Selkirk Cricket Club Jubilee Bazaar 1900Martin Chandler |
Author: Miller, Richard (Editor)
Rating: 3.5 stars
The first of Richard Miller’s Scottish Cricket Memories booklets appeared in December of 2020, so not quite two years ago now. My review of that one, which you can find here, gives a flavour of Richard’s mission statement.
Although Richard seems to be feeling a little guilty that his output in 2022 has not matched that of 2021, Selkirk Cricket Club Jubilee Bazaar 1900 is still number 17 in the series, and it has come out with numbers 18 and 19, so in truth he has been remarkably productive.
Bazaars are an old fashioned idea, being major local events designed to raise funds and cricket clubs the country over took to arranging them. They were by no means confined to Scotland, but they seem to have been embraced there as fully as anywhere and, not unnaturally, substantial programmes were sold, showcasing the attractions, displaying the wares of local advertisers and, most importantly, containing essays and short pieces regarding the subject matter of the bazaar.
This is certainly one of the longer booklets Richard has produced, reflecting firstly the 74 pages that comprised the original book, and the fact that I know cricketing bazaars are generally, for him, an area of special interest. It is also noteworthy that Richard’s introduction, usually no more than a couple of pages, is twice as long this time round, further demonstrating his fascination with the genre, and also enabling him to express some trenchant views on the Boer Wars, opinions which certainly gave me food for thought.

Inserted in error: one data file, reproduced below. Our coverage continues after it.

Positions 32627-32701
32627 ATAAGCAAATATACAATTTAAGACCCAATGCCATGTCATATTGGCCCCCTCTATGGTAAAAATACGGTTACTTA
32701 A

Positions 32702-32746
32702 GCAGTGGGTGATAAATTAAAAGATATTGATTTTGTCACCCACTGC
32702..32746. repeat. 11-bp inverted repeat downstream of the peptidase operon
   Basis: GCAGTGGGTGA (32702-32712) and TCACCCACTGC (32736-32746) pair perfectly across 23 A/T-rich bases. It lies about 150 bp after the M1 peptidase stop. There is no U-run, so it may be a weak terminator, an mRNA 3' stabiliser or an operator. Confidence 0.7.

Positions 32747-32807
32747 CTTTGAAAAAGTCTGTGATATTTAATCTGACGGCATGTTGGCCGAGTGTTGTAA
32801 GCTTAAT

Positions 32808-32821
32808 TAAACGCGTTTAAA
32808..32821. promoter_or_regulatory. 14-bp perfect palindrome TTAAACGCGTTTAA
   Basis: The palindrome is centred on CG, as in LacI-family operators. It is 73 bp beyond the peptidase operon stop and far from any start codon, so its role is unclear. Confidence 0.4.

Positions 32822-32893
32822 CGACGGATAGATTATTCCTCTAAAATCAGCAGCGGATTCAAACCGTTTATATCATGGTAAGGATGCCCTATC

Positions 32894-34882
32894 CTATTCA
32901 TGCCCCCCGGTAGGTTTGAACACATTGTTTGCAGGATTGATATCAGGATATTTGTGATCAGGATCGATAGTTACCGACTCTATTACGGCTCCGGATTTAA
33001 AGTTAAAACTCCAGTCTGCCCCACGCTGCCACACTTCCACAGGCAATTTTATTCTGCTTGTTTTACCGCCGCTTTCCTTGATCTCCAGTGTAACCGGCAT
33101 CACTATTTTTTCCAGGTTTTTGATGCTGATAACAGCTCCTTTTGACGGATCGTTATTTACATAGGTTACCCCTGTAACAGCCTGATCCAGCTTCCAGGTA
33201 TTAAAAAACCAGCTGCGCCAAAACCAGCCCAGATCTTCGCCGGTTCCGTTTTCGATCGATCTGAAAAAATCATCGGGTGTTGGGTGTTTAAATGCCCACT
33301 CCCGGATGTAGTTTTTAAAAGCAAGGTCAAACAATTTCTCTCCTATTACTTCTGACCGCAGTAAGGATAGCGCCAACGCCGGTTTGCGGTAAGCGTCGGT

But then it is into the original booklet. A few of the many advertisements are reproduced and, as you would expect, the front and rear covers of the booklet. The actual design of the covers come as something of a surprise and, to my untrained eye at least, seem to have been well ahead of their time. In addition there are a number of other illustrations taken from Richard’s extensive collection.
As far as the content is concerned the original editorial is, naturally, reproduced as are the arrangements for the two days of the bazaar itself. It is no surprise either to see the history of cricket in Selkirk featuring prominently, but an article on the game in Hawaii was unexpected, and a genuinely amusing piece entitled An Umpire for a Single Innings. All are worth reading and, of course, beg the question as to how successful or otherwise the bazaar was? That one is answered by the inclusion, to close a rewarding read, of a report from a local newspaper that was published just under a week after the event.
Once more published in a limited edition of 25 signed copies this issue can be sourced from the author by contacting him at firstname.lastname@example.org